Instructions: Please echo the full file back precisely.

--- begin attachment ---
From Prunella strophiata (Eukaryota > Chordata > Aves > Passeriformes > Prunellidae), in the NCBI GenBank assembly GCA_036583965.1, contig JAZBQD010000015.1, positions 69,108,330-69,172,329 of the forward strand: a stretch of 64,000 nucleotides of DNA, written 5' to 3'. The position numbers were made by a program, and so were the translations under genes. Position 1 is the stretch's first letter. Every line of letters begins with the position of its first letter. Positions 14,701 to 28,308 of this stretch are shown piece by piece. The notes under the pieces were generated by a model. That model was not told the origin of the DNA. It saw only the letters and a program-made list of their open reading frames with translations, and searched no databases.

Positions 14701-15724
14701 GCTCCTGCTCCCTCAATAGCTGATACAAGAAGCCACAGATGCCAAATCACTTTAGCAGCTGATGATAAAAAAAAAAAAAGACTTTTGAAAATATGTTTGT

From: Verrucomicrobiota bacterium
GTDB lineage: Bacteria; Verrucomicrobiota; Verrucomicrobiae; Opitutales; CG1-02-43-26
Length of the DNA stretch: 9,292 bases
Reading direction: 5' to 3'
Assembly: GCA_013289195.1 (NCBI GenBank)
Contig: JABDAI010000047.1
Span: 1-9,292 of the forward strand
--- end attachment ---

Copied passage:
From Prunella strophiata (Eukaryota > Chordata > Aves > Passeriformes > Prunellidae), in the NCBI GenBank assembly GCA_036583965.1, contig JAZBQD010000015.1, positions 69,108,330-69,172,329 of the forward strand: a stretch of 64,000 nucleotides of DNA, written 5' to 3'. The position numbers were made by a program, and so were the translations under genes. Position 1 is the stretch's first letter. Every line of letters begins with the position of its first letter. Positions 14,701 to 28,308 of this stretch are shown piece by piece. The notes under the pieces were generated by a model. That model was not told the origin of the DNA. It saw only the letters and a program-made list of their open reading frames with translations, and searched no databases.

Positions 14701-15724
14701 GCTCCTGCTCCCTCAATAGCTGATACAAGAAGCCACAGATGCCAAATCACTTTAGCAGCTGATGATAAAAAAAAAAAAAGACTTTTGAAAATATGTTTGT

From: Verrucomicrobiota bacterium
GTDB lineage: Bacteria; Verrucomicrobiota; Verrucomicrobiae; Opitutales; CG1-02-43-26
Length of the DNA stretch: 9,292 bases
Reading direction: 5' to 3'
Assembly: GCA_013289195.1 (NCBI GenBank)
Contig: JABDAI010000047.1
Span: 1-9,292 of the forward strand